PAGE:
- The school uniforms in Princess Tutu are distinctive enough (and odd enough) that they don't fit under this...but what the characters like to wear outside of their uniforms are just normal enough to make you scratch your head. Ahiru wears big poofy yellow shorts and a midriff-baring sweater that is appropriately bird-like, while Fakir seems to be wearing one of the standard boy's dance outfits...except that he has inexplicably torn up the top and haphazardly sewn it back together.
- Chrono from Chrono Crusade has an outfit that at first glance seems distinctly anime, but when he takes off his coat it's apparent that he's wearing what would be a normal outfit for a young boy living in New York during the 1920's — as long as you ignore the bright red color of his shorts, anyway.
- Kino, of Kino's Journey is a fairly subtle version of this. She looks to be wearing normal traveling clothing most of the time, but then you realize she's wearing two trench coats of completely different designs, a hunting cap, goggles, a dress shirt, pants, a belt with a ridiculous number of pouches, a second belt for her gun, a boatload of weapons, a scarf, and metal wrist guards. As a traveler, clothing is supposed to be practical rather than pretty, but it seems overkill until the later episodes.
- Very often, Mikako from Gokinjo Monogatari ends up with a case of this in her attempts to dress in a way that is absurdly flashy, original and/or outlandish.
- Sadamitsu in the Tokyo Arc of Otogi Zoshi looks particularly ridiculous. His jacket - an orange and yellow thing with Cupid-style cherubs on the chest and a large red heart in back - is bad enough, but he supplements this with a midriff-baring black shirt, shiny leather pants, studded leather wristbands, a silver medallion necklace, and some skull jewelry on his hands.
- Raikou Shimizu of Nabari no Ou is a triumphant example, sporting a sleeveless... jean-jacket... thing in combination with black hakama and colorful bracelets (plus pink hair and a huge number of talismans...) And it gets worse◊ when he's stressed out.
- Kirika Kure, of Puella Magi Oriko Magica. Mismatched stockings, mismatched armbands, two skirts, a necktie with a weird medallion pinned to it, Too Many Belts (one with a stuffed animal dangling from it), the list goes on. In her case, it's meant to convey that she's really not quite right in the head as a consequence of her wish.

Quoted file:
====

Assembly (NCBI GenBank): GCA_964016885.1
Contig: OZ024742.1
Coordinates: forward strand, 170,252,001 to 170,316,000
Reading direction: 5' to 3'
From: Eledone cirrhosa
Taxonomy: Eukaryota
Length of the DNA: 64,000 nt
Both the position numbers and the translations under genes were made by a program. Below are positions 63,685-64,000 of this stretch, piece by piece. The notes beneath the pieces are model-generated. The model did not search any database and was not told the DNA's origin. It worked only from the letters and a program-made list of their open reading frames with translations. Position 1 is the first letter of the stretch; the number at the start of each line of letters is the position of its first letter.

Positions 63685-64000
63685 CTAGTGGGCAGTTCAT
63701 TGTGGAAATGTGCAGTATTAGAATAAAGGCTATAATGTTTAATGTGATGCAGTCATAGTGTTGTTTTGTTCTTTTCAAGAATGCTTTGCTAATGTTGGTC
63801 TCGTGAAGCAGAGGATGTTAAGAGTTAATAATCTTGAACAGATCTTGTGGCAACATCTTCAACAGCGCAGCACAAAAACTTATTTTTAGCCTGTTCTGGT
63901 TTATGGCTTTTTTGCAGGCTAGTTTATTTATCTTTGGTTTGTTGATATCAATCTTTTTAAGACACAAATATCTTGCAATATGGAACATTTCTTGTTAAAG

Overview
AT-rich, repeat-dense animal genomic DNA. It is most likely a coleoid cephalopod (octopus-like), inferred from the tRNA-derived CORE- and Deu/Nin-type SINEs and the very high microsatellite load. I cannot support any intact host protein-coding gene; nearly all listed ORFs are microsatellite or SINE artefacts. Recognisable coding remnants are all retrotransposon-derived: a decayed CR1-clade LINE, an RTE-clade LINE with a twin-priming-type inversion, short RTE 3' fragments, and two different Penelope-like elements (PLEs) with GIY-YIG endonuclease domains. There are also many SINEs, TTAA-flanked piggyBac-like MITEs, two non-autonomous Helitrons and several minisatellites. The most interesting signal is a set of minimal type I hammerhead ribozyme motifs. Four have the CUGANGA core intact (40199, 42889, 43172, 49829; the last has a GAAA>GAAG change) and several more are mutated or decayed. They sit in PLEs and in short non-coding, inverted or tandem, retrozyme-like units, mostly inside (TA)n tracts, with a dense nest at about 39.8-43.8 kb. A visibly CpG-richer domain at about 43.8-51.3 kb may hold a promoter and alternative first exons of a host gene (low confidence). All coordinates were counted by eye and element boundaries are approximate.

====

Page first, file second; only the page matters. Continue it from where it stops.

- One early episode of Yu-Gi-Oh! GX featured a masquerade party where the students dressed like Duel Monsters; Judai got a little confuse, and combined the costumes of several monsters (Saggi the Dark Clown, Breaker the Magical Warrior, Celtic Guardian, and Gearfried the Iron Knight). Fortunately, even he eventually realized he looked ridiculous in the mishmash costume and ditched it.
- The fashions of Endora in Endride alternate between this and Impossibly Cool Clothes. There are a lot of belts, feathers, complex layers (upon layers, upon layers), and other unusual and purely aesthetic costuming choices going on.
- Jack Ryder actually got his costume from a costume shop's rejected costume parts. And it shows. In Batman: The Animated Series he acquired the costume from various clothes in a Vintage Clothing boutique.
- Alan Scott got his costume from a theatre's box of spare costume parts.
- Ditto for Jack Knight as Starman, whose costume is something he pieced together in a few minutes from things he hadn't sold in his secondhand shop.
- Jubilee before she got depowered. Her costumes were probably inspired by the anime look, but she's the comic book example that jumps out as having WAY too many accessories. Her most infamous attire is a bright yellow trench-coat, huge hot pink wrap around glasses, and what looks like giant dishwashing gloves, and this was worn over shorts and a red shirt. Given that she debuted in The '80s... Word of God is that the outfit was deliberately designed to look like a Robin costume made out of actual clothing.
- Also from the X-Men, pre-Shadowcat Kitty Pryde (then going by the codename "Sprite") went through a couple of attempts at designing her own costume, all of which were intended to look like something a young teenager in The '80s would think was cool. The most infamous was a Dazzler-inspired gold lamé monstrosity with legwarmers and rollerskates◊.
- Subverted with Manhunter, whose costume was assembled from whatever super-weapons she could grab from the evidence room. It looks Bad Ass.
- One incident forced Tony Stark to don pieces of costumes from his fellow West Coast Avengers to retrieve one of his missing armors. Hawkeye ended up giving him the joking name "Spare Parts Man". Thankfully, he retired that "armor" pretty quickly.
- Hay Lin of W.I.T.C.H..
- Delirium from The Sandman comic's patchwork outfits are always an odd mixture of thrift store fixtures.
- In ElfQuest: Rogue's Curse, Rayek assembles a new outfit by raiding boxes of leftover wares. Some people rather liked the results.